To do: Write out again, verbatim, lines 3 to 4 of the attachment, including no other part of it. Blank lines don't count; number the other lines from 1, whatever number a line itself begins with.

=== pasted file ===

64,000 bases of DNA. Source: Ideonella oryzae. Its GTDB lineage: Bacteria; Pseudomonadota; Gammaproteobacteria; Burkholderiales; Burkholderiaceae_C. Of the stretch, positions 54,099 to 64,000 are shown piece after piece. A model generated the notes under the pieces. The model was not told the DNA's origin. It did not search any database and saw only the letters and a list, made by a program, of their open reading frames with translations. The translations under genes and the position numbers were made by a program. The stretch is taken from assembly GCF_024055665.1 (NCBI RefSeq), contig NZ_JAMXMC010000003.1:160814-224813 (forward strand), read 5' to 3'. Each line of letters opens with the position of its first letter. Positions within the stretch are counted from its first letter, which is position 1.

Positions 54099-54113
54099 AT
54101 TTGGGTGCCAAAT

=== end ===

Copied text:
54099 AT
54101 TTGGGTGCCAAAT